So what can actually happen in the case of Alain Delon and Cannes honoring the legendary French actor in two weeks? Absolutely nothing. But, of course, there is resentment, among a fringe in the U.S, that Delon, who is 83, does not deserve to receive an honorary Palme d’Or at the forthcoming edition of the Festival.
Women and Hollywood founder Melissa Silverstein is quoted in a 5.6 Variety article as saying that the fact that Delon “has publicly admitted to slapping women…has aligned himself with the racist and anti-Semitic National Front…has claimed that being gay is ‘against nature’ should exclude him from being honored. Silverstein went on to add that “by honoring Delon, Cannes is honoring these abhorrent values [despite having] committed itself to diversity and inclusion.”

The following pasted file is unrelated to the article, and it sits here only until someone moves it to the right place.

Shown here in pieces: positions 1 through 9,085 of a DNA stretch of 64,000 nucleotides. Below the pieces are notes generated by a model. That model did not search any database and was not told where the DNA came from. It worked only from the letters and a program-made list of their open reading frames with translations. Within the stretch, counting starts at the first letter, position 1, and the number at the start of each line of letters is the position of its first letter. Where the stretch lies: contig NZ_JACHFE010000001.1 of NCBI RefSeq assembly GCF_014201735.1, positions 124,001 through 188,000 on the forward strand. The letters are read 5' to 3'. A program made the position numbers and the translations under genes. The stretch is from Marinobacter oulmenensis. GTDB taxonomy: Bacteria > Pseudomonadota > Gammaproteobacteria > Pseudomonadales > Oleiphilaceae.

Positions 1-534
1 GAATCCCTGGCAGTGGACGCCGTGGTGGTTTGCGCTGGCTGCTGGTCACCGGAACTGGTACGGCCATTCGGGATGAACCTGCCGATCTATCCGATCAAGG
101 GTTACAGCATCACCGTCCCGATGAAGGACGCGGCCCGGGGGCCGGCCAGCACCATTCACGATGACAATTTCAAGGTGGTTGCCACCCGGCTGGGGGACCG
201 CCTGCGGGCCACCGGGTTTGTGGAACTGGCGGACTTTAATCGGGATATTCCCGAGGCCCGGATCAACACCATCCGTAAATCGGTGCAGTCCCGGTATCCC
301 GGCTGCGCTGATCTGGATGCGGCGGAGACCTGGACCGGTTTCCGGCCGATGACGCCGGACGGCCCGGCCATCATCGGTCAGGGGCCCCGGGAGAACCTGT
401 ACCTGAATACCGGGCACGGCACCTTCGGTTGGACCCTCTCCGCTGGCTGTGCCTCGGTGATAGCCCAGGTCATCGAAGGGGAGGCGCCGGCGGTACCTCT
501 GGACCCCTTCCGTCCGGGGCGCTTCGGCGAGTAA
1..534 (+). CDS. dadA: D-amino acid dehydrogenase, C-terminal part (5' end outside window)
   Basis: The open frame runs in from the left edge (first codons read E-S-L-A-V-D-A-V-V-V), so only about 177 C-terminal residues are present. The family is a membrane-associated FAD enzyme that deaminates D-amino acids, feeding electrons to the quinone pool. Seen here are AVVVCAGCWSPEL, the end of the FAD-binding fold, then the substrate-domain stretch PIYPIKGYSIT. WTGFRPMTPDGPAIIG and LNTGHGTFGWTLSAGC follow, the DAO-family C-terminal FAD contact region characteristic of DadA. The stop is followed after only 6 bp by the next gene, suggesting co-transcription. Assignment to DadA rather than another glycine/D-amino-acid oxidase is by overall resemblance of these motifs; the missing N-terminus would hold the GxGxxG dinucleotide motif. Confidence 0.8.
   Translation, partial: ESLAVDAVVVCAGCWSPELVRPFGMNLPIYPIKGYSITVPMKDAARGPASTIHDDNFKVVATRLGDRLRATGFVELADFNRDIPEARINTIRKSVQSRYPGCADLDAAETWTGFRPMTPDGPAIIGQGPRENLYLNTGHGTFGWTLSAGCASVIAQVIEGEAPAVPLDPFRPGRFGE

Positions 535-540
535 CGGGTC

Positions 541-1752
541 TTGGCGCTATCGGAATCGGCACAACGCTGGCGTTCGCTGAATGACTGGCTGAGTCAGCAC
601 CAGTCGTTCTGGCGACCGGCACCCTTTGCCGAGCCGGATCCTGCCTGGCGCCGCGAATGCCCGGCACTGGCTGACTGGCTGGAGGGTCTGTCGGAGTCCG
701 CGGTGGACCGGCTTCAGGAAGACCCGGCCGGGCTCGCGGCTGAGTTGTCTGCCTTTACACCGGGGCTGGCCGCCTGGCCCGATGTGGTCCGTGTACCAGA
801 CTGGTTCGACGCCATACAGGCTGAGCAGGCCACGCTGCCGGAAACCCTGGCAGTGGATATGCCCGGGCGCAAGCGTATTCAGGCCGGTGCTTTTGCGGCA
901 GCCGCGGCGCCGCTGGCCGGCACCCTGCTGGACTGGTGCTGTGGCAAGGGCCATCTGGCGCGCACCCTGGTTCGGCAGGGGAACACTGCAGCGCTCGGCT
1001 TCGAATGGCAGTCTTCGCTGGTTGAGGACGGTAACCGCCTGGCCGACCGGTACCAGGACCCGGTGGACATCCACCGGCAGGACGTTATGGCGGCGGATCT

“I can only speculate that some people feel fatigue about these issues, and he hasn’t been technically accused of anything,” Silverstein added. “But I don’t think you have to be accused of something if you’ve espoused these type of sexist, homophobic and anti-Semitic views. I don’t think a person like that should be honored [but] I don’t think people care, and that’s sad.”
However, with apologies to Silverstein, It is hard to assassinate someone’s character in France with these kind of actions alone. That won’t cut it there. The French just aren’t as, err, outraged by these facts as, say, the Americans.
For those not completely attuned, cinematically speaking, Delon’s four time-capsule worthy films were Luchino Visconti‘s “Rocco and His Brothers,” Michelangelo Antonioni‘s “L’Eclisse,” Luchino Visconti‘s “The Leopard,” and Jean Pierre Melville‘s “Le Samurai.”